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Impact of parallelism and processor architecture while building a kernel

Given that Bálint just braggedblogged about how efficiently he can build a Linux kernel (less than 8 seconds, wow! Well, yes, until you read it is the result of aggressive caching and is achieved only for a second run), and that a question just popped up today on the Debian ARM mailing list, «is an ARM computer a good choice? Which one?», I decided to share my results of an experiment I did several months ago, to graphically show to my students the effects of parallelism, the artifacts of hyperthreading, the effects of different architecture sets, and even illustrate about the actual futility of my experiment (somewhat referring to John Gustafson’s reevaluation of Amdahl’s law, already 30 years ago«One does not take a fixed-size problem and run it on various numbers of processors except when doing academic research»; thanks for referring to my inconsequential reiterative compilations as academic research! 😉)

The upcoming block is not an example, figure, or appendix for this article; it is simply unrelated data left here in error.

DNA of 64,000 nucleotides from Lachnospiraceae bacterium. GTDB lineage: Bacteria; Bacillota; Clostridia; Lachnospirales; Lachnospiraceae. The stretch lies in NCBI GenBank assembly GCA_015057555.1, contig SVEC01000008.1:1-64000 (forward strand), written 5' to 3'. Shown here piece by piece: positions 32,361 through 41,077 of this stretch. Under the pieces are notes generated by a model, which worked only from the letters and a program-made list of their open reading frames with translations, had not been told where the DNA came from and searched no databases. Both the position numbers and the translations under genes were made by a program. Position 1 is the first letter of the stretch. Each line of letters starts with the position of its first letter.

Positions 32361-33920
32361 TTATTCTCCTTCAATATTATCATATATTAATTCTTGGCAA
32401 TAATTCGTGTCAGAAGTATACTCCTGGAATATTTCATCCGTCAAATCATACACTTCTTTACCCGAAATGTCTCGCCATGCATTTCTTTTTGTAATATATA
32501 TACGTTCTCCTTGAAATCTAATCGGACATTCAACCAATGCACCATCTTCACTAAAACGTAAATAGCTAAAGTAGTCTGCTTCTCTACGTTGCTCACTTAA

I don’t expect any of the following images to be groundbreaking, but at least, next time I need to find them it is quite likely I’ll be able to find them — and I will be able to more easily refer to them in online discussions 😉

So… What did I do? I compiled Linux repeatedly, on several of the machines I had available, varying the -j flag (how many cores to use simultaneously), starting with single-core, and pushing up until just a bit over the physical number of cores the CPU has.

Sadly, I lost several of my output images, but the three following are enough to tell interesting bits of the story:

Of course, I have to add that this is not a scientific comparison; the server and my laptop have much better I/O than the Raspberry’s puny micro-SD card (and compiling hundreds of thousands of files is quite an IO-stressed job, even though the full task does exhibit the very low compared single-threaded performance of the Raspberry even compared with the Yoga).

No optimizations were done (they would be harmful to the effects I wanted to show!), the compile was made straight from the upstream sources.